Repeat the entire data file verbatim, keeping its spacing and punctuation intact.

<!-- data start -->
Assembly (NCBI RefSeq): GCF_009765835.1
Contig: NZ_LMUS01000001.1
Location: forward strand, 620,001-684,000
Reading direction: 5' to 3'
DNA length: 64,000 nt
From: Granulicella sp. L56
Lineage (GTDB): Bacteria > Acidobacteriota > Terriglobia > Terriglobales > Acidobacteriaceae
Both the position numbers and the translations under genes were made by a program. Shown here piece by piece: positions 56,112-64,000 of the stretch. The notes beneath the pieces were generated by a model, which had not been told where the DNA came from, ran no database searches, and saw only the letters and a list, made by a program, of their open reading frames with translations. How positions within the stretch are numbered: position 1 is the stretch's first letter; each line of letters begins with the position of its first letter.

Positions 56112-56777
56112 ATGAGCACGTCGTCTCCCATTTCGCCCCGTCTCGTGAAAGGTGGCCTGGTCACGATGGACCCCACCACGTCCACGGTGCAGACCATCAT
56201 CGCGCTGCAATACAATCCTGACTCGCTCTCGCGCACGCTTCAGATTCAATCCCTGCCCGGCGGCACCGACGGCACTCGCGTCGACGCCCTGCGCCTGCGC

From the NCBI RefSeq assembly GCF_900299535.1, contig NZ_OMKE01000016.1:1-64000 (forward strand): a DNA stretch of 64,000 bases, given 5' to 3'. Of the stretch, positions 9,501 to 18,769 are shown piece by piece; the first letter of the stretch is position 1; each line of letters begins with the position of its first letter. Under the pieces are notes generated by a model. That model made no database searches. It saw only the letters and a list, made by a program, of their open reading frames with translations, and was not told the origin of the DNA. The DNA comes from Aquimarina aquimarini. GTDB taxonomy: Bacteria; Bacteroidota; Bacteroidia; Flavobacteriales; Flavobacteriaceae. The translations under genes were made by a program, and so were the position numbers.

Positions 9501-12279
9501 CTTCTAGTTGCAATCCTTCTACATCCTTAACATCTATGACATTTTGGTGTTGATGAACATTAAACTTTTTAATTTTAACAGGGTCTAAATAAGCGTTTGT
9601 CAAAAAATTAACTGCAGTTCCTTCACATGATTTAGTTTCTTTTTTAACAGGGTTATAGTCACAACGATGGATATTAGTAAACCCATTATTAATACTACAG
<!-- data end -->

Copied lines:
Assembly (NCBI RefSeq): GCF_009765835.1
Contig: NZ_LMUS01000001.1
Location: forward strand, 620,001-684,000
Reading direction: 5' to 3'
DNA length: 64,000 nt
From: Granulicella sp. L56
Lineage (GTDB): Bacteria > Acidobacteriota > Terriglobia > Terriglobales > Acidobacteriaceae
Both the position numbers and the translations under genes were made by a program. Shown here piece by piece: positions 56,112-64,000 of the stretch. The notes beneath the pieces were generated by a model, which had not been told where the DNA came from, ran no database searches, and saw only the letters and a list, made by a program, of their open reading frames with translations. How positions within the stretch are numbered: position 1 is the stretch's first letter; each line of letters begins with the position of its first letter.

Positions 56112-56777
56112 ATGAGCACGTCGTCTCCCATTTCGCCCCGTCTCGTGAAAGGTGGCCTGGTCACGATGGACCCCACCACGTCCACGGTGCAGACCATCAT
56201 CGCGCTGCAATACAATCCTGACTCGCTCTCGCGCACGCTTCAGATTCAATCCCTGCCCGGCGGCACCGACGGCACTCGCGTCGACGCCCTGCGCCTGCGC

From the NCBI RefSeq assembly GCF_900299535.1, contig NZ_OMKE01000016.1:1-64000 (forward strand): a DNA stretch of 64,000 bases, given 5' to 3'. Of the stretch, positions 9,501 to 18,769 are shown piece by piece; the first letter of the stretch is position 1; each line of letters begins with the position of its first letter. Under the pieces are notes generated by a model. That model made no database searches. It saw only the letters and a list, made by a program, of their open reading frames with translations, and was not told the origin of the DNA. The DNA comes from Aquimarina aquimarini. GTDB taxonomy: Bacteria; Bacteroidota; Bacteroidia; Flavobacteriales; Flavobacteriaceae. The translations under genes were made by a program, and so were the position numbers.

Positions 9501-12279
9501 CTTCTAGTTGCAATCCTTCTACATCCTTAACATCTATGACATTTTGGTGTTGATGAACATTAAACTTTTTAATTTTAACAGGGTCTAAATAAGCGTTTGT
9601 CAAAAAATTAACTGCAGTTCCTTCACATGATTTAGTTTCTTTTTTAACAGGGTTATAGTCACAACGATGGATATTAGTAAACCCATTATTAATACTACAG